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Dear Father Angelo,

I’m writing you again and I thank you so much for the answers you provided me on my previous questions regarding Peter’s successor and the remodelling of Our Father. Your website is beautiful because there are answers to so many questions, even the most difficult from a religious point of view and this is the reason why I’m writing you again, because I care about your answer on what I’m going to ask you now. You may reply privately or on the website, as you prefer. I want to briefly tell you that I always was a believer in the past but I didn’t attend sacraments, church and church life for some time. Now (thanks to the Miraculous Medal but this is another topic) I’m back after decades to confession (which I try to do once a month), to attend mass, to Holy Communion, to prayer (even if here I’m unstable, but present). I ask you, the Magisterium of Church – and you too have always reiterated it here – teaches the importance of the sixth commandment and I have also read on various websites about the famous vision of St. John Bosco on impurities and the danger of ending up in Hell (even young people who had committed only that sin were damned!). It is of these days the “news” of Pope Francis who clearly said that it doesn’t matter so much that commandment, but not to slander others. I heard this from a priest also during Mass last Sunday in a Marian Sanctuary. Then I ask, apart from the truthfulness of backbiting, this commandment is in fact downgraded in its importance or is it still binding (because it seems to me that there is a certain confusion in the Church in these times. I think it is still very important and we can’t even say: “Pope Francis said so, but he wanted to say instead…” because I assure you that while listening to people I know, friends and so on, many – if not the majority of them – say: “So now we can do it”. This is what believers understand. Why all this ambiguous talk from the Holy Father? Or, maybe, is the Church trying to take new paths? Such as, for example, the famous “interpretation” on giving Holy Communion to divorced people, a problem raised from various ecclesiastical sectors (doubt with no answer yet). My questions or my uncertainty come from my love for Christ and the Church and from the danger of some acts or actions and forgive me for being maybe a little too much “fundamentalist”.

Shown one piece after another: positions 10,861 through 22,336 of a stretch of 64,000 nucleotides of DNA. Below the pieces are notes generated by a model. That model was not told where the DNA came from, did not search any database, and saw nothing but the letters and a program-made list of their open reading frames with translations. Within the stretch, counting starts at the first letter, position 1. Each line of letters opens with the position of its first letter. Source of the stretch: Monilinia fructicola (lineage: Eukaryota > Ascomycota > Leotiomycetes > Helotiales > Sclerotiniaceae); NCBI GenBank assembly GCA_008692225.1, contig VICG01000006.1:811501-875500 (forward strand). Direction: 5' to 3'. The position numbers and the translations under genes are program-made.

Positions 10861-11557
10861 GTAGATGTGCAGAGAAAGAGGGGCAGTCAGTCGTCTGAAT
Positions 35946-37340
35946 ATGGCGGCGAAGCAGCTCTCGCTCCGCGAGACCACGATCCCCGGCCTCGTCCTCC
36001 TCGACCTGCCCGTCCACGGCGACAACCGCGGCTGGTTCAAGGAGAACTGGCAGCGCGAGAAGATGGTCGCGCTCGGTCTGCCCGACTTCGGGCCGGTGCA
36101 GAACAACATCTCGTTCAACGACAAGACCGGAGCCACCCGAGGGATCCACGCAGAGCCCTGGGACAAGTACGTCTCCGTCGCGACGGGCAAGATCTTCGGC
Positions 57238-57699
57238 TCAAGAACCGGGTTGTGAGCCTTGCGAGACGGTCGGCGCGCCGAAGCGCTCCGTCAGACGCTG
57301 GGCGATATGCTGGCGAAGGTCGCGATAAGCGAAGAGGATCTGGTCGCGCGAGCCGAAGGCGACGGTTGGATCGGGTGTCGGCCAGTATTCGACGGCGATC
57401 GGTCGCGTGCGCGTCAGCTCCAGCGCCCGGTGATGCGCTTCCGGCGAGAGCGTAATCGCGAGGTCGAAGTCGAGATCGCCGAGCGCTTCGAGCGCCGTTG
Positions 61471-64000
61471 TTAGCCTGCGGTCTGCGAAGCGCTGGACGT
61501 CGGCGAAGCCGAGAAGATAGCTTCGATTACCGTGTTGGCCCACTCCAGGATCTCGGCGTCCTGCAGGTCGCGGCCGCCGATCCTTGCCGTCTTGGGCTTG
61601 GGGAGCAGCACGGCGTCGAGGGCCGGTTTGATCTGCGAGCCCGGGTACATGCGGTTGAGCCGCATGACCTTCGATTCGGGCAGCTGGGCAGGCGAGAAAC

I thank You in advance, I pray for You and I ask You to bless me and my family please.

Kind regards,


Answer from Father Angelo

Dear Luca,

1. It is not only the Magisterium of Church or St. John Bosco who says that the sins of impurity are serious and therefore they exclude from the Kingdom of Heaven, but it is the same divine Revelation. In other words: God said so.

2. Here  is where: “Do not be deceived: neither the fornicators, nor idolaters, nor adulterers, nor effeminates, nor sodomites… will inherit the Kingdom of God” (1 Cor 6,9-10); “Now the works of the flesh are evident: sexual immorality, impurity, sensuality, idolatry and things like these; I warn you, as I warned you before, that those who do such things will not inherit the Kingdom of God” (Gal 5,19-21); “For of this you can be sure: no immoral, impure, or greedy person… has any inheritance in the Kingdom of Christ and of God” (Ef 5,5).

3. The Magisterium of the Church in turn affirmed that: “According to the Christian tradition and the doctrine of the Church, and also as right reason recognizes, the moral order of sexuality entails such high values for human life that any direct violation of this order is objectively serious” (Declaration Persona humana 10).

4. Of course among these sins, there are some that are more serious sins than others. But the starting point is the same: it is a matter that is objectively always serious. So the fact that some sins are more serious than others does not justify those that are less serious. Even St. Thomas recalls that adultery is more serious than fornication because it also adds injustice towards the married person to whom one belongs and to whom one has promised fidelity to the gravity of fornication. But the lesser gravity compared to adultery does not justify fornication. “The sin of fornication consists in the fact that a man approaches a woman who is not his; but if we add the circumstance that the woman he approaches is the wife of another man, we pass to another kind of sin, that is, we pass to an injustice, since it comes to usurp someone else’s goods. Therefore adultery is a graver sin than fornication” (Summary of Theology,  I-II, 73, 7).